Mary Ann Doane
George Hazard Crooker Professor of Modern Culture and Media:
Modern Culture and Media
Phone: +1 401 863 2807
Mary Ann Doane works in the areas of film theory, feminist film studies, cultural theory, and semiotics. She has written on photography, television, and digital media as well. Currently, she is researching the use of the close-up in film practice and theory, and the way in which screen size and its corresponding scale have figured in the negotiation of the human body's relation to space in modernity. She has also recently edited an issue of "differences" devoted to the concept of indexicality in photography, film, and digital media.
Mary Ann Doane is George Hazard Crooker Professor of Modern Culture and Media at Brown University. In 1996-1997 and 1998-2000 she was Chair of the Department of Modern Culture and Media. She also serves on the Executive Board of the Pembroke Center for Teaching and Research on Women. She has held visiting teaching positions at New York University and the University of Iowa. In 1994 she was Frederic Ives Carpenter Visiting Professor at the University of Chicago and in Spring 2005 she delivered the Christian Gauss Seminar Lectures at Princeton University.
A specialist in film theory, feminist theory and semiotics, Doane holds degrees from Cornell University (B.A. English, summa cum laude, 1974) and the University of Iowa (M.A. Speech and Dramatic Art, 1976; Ph.D. Speech and Dramatic Art, 1979). She is the author of The Desire to Desire: The Woman's Film of the 1940s (Indiana University Press, 1987), Femmes Fatales: Feminism, Film Theory, Psychoanalysis (Routledge, 1991) and The Emergence of Cinematic Time: Modernity, Contingency, the Archive (Harvard UP, 2002). The Desire to Desire has been translated into Japanese and Femmes Fatales has been translated into Italian. Doane also served as co-editor of Re-Vision: Essays in Feminist Film Criticism (1984) and of Camera Obscura, no. 20-21: "The Spectatrix" (1989). In addition, she has published a wide range of articles on feminist film theory, sound in the cinema, psychoanalytic theory, sexual and racial difference in film, melodrama and television. Doane is currently working on a book on the close-up and scale in the cinema.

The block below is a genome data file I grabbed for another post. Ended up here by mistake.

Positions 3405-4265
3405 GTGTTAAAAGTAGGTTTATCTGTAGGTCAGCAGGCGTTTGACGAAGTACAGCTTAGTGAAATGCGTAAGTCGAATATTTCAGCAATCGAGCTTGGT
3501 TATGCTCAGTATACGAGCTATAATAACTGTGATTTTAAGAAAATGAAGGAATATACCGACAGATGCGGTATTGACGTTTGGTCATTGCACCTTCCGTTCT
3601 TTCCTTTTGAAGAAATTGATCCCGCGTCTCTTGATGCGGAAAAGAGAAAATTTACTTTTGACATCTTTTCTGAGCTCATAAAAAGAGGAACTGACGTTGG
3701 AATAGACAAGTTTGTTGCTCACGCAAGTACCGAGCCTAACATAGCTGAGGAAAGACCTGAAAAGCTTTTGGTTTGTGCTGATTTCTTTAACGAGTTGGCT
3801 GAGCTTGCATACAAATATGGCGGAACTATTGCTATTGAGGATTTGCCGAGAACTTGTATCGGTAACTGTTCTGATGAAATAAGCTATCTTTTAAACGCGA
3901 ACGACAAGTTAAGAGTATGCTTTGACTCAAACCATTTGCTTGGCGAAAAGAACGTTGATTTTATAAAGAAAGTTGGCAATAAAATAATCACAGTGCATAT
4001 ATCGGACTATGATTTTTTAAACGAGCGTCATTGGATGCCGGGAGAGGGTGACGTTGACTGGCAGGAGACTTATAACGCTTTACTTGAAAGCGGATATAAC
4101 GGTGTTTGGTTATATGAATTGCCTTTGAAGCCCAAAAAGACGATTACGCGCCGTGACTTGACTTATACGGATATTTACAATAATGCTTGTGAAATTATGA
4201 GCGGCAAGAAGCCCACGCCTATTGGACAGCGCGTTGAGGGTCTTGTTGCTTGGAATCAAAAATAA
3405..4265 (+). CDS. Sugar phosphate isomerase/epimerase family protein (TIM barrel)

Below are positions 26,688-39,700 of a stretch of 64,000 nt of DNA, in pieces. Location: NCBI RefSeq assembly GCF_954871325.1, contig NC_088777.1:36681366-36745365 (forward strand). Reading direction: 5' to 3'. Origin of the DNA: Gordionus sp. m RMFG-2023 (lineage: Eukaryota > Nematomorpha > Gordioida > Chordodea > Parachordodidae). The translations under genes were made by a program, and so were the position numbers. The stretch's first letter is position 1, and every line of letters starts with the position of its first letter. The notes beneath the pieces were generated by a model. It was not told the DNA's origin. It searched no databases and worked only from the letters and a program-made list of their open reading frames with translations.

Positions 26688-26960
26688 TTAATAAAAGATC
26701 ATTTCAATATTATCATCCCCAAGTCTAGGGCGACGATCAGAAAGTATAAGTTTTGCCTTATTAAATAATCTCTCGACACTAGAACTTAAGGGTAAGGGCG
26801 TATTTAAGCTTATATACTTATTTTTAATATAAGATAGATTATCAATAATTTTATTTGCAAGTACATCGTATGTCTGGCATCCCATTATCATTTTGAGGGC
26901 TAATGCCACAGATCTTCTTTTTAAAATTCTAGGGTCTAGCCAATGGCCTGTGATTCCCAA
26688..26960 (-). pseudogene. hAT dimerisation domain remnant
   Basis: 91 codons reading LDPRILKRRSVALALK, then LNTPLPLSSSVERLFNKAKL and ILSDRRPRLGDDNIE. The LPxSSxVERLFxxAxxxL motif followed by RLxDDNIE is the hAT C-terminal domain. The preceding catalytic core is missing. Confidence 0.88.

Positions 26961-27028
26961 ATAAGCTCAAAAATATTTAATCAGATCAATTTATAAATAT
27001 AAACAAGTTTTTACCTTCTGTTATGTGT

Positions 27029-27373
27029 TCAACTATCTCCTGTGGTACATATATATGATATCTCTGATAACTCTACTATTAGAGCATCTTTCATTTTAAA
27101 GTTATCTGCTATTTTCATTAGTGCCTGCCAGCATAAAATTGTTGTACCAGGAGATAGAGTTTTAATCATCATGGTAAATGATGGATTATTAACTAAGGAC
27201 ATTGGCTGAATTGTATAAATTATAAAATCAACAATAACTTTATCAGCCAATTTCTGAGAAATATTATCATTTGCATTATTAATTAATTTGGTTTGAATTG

Doane was a member of the Executive Council for The Society for Cinema Studies from 1986 to 1989 and served on the Film Division of the Modern Language Association from 1993-1997. She is a member of the editorial board of Differences: A Journal of Feminist Cultural Studies and an advisory editor for Camera Obscura and Parallax. In 1990-91, she was the recipient of a Guggenheim Fellowship. She also received a Wriston Fellowship and a Pembroke Center Faculty Fellowship at Brown in 1982-83. In 2001-2002, she directed the Pembroke Seminar on "Technology and Representation."
Mary Ann Doane's interests include film theory, feminist film studies, cultural theory, media theory, psychoanalysis, and semiotics. She has also written on photography, television (the televisual representation of catastrophe), and digital media.
Ph.D., The University of Iowa; B.A. Cornell University
ACLS Fellowship, Fall 2008
Cogut Humanity Center Fellowship, Brown, Spring 2008
Winner of the 2nd Limina Award, organized by the International Film Studies Conference and CINEMA & CIE International Film Studies Journal, 2004 and a Special Commendation, Kraszna-Krausz Book Awards, London, 2003 for The Emergence of Cinematic Time.
George Hazard Crooker University Professor, Brown University, July 1997-present.
Harrison S. Kravis University Professor, Brown University, July 1996-July 1997.
Invited to give Christian Gauss Seminar Lectures, Princeton University, Spring 2005.
Frederic Ives Carpenter Visiting Professor, University of Chicago, April 11-22, 1994.
John Simon Guggenheim Fellowship, 1990-91.
Henry Merritt Wriston Fellowship, Spring 1983.
Brown Faculty Fellowship, Pembroke Center for Teaching and Research on Women, Fall 1982.
Society for Cinema and Media Studies
Film Theory, Psychoanalytic Theory, Technology and Media, Cultural Theory, Feminist Theory, the Avant-Garde, Film and Modernity